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Brigadier General Qassam Soleimani

Brigadier General Qassam Soleimani

IRGC – Islamic Revolutionary Guard Corps

IRGC – Islamic Revolutionary Guard Corps

IRGC-Qods Force

IRGC-Qods Force

Hamas

Hamas

“America is back,” said President Biden at the State Department last month in launching his foreign policy. “Diplomacy is back at the center,” he said.

Secretary of State Antony Blinken later announced that Biden will abandon the hardline xenophobic, high tariff approach that the Trump administration took to China, and instead form Asian alliances to seek diplomatic solutions.

And then there is Iran. Time is no friend of Biden’s Iran policy. This summer’s Iranian elections may result in a more hardline government. The news this week is that Fort McNair in Washington is already on alert by reason of a credible threatened Iranian attack in reprisal for the 2020 assassination of Qasem Soleimani, commander of the Quds Force, a Revolutionary Guard Corps element responsible for extraterritorial and clandestine military operations.

Iran is among the most important national security problems faced by the United States. The Obama-Biden administration thought they got it right with the 2015 nuclear agreement (more formally, the Joint Comprehensive Plan of Action or JCPOA). The deal drew criticism from both sides of the aisle. True, it cut the amount of enriched uranium Iran could legally possess, reduced its ability to produce more and introduced an intrusive set of inspections. The result was that the time Iran would need to build nuclear weapons and achieve a nuclear or near nuclear capability increased to something on the order of one year, a period sufficiently long for Western intelligence agencies to discover what was going on and for governments to respond.

At the same time, there were problems with the JCPOA, including its short fuse (it essentially terminates in 2025, and so will run out in four years). It also suffered from a lack of constraints on delivery vehicles such as ballistic missiles.

The Trump administration abrogated JCPOA in 2018. Trump’s Secretary of State Mike Pompeo argued that Iran would remain a bad actor in the region unless brought to its knees by crippling sanctions. So, we applied “maximum pressure” with new crippling sanctions.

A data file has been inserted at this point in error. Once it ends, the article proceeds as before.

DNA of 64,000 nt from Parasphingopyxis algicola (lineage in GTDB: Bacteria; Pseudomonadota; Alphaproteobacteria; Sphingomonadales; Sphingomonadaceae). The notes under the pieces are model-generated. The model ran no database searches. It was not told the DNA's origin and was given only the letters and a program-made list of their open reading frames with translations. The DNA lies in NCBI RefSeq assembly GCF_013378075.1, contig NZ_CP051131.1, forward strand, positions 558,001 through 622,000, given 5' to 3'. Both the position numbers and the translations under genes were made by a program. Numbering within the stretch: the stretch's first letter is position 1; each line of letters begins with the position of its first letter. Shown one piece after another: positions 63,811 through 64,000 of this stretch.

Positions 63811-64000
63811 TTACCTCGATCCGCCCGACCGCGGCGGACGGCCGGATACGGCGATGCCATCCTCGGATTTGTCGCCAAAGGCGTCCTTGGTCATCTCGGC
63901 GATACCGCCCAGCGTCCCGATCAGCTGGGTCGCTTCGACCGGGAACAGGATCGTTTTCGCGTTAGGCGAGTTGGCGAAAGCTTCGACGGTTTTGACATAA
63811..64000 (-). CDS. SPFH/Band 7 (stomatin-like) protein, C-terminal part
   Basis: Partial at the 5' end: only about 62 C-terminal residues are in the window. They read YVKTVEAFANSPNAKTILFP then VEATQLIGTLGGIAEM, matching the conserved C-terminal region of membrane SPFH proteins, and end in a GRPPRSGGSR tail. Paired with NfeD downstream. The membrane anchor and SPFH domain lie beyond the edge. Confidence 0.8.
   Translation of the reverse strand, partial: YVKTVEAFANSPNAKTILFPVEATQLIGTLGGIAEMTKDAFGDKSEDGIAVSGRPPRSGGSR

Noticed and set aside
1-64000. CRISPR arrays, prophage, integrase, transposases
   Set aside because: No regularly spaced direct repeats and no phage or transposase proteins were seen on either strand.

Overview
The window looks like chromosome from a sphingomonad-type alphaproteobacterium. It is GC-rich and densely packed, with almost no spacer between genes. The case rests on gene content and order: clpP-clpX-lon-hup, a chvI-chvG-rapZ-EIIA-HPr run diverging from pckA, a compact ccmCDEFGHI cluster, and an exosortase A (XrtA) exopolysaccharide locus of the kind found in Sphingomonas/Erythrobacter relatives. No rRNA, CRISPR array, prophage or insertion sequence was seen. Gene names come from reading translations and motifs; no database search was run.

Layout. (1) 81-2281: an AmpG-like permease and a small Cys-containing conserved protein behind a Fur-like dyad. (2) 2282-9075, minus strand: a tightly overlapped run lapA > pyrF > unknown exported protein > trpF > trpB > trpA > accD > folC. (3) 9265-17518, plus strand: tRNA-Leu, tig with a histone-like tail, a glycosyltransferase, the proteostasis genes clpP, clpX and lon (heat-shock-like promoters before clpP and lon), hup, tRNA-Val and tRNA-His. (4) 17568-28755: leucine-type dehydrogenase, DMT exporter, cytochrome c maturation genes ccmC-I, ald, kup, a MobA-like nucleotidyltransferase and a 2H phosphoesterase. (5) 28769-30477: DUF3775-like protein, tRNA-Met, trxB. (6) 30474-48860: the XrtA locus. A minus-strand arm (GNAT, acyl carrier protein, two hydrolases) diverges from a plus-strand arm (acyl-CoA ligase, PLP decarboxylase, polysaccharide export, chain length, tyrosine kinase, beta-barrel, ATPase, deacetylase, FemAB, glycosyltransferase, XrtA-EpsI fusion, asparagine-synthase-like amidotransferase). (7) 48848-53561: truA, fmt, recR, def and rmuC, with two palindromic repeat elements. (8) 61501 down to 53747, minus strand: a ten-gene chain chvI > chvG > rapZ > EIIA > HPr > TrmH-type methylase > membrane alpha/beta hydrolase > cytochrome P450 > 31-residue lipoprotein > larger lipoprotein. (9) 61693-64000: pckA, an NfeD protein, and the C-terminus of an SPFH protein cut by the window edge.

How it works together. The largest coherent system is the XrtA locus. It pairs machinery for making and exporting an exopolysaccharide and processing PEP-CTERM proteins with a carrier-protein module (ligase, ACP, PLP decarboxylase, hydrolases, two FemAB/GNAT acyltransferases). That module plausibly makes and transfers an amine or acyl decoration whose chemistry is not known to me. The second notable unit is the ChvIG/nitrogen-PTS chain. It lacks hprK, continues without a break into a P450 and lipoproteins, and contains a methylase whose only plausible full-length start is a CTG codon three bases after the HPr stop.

Iran reciprocated with five fraught breaches of JCPOA: increasing its stockpiles of heavy water and enriched uranium; exceeding the JCPOA 3.67 percent uranium-235 enrichment limit; expanding its research and development of advanced centrifuges; enriching uranium up to 4.5 percent at its Fordow enrichment facility; and announcing it would no longer be bound by any JCPOA operational limitations.

The U.S. sanctions constituted a form of economic warfare. Iran initiated a series of actions meant to make the United States and others pay a price for the sanctions and therefore conclude they needed to be removed. It did not make diplomacy easier when in January 2020 Trump ordered the Soleimani assassination.

It will not be easy to jump back into a nuclear deal with Iran. Iran has demanded that the U.S. roll back the Trump-imposed sanctions as a predicate for further negotiations. Signaling a departure from the Trump “maximum pressure” approach, Biden withdrew the U.S. request to the U.N. Security Council that sanctions be reimposed. But he has insisted that the U.S. will not lift sanctions unless Iran stops enriching uranium. He said he wants to lengthen and strengthen the deal, and promised to consult with Israel and the Gulf states before taking the plunge.

The U.S. negotiators are old Iran hands. Secretary of State Blinken was deputy secretary of state when JCPOA went down. A key U.S. negotiator in 2015 was the former president of the International Crisis Group, Robert Malley, who has just been appointed special envoy to Iran. Malley has drawn more than his share of criticism. Over the years, he has not been bashful in engaging with U.S. and Israeli enemies, such as Hamas, Hezbollah and Bashar al-Assad’s Syria.

It is expected that Malley will be a major player in the diplomacy with Iran going forward. He has a record of favoring diplomacy over force, and opposing draconian sanctions. In a 2018 article in “Foreign Policy,” he said that “By imposing comprehensive sanctions that will only be lifted if Iran does everything the United States wants, the [U.S.] is likely ensuring that Iran will do nothing it wants.” Instead, he proposed nesting the nuclear negotiations in a broader set of discussions with Iran and the Gulf states to reduce regional tensions. In a 2020 Foreign Affairs piece, Biden’s National Security Adviser Jake Sullivan made clear that there is little daylight between his position and Malley’s. He wants “to press for a de-escalation of tensions and eventually a new modus vivendi among the key regional actors.”

But the hardline coercion advocates are afraid Malley will concede too much to Iran’s ayatollah in order to make a deal. With the news of his appointment, which does not require Senate confirmation, Sen. Tom Cotton (R-Ark.) condemned “radicals like Malley,” who he claimed has “a long track record of sympathy for the Iranian regime” and “animus towards Israel.”

Of course, the elephant in the room is Israel. Prime Minister Benjamin Netanyahu, who may not be in power much longer, has opposed JCPOA, and wants a more confrontational approach to Iran, which he regards as a terrorist state. JCPOA is not a “farewell to arms,” he said, “but a farewell to arms control.”

Meanwhile the clock is ticking. We are where we are, and the game is afoot.

Source » thehill

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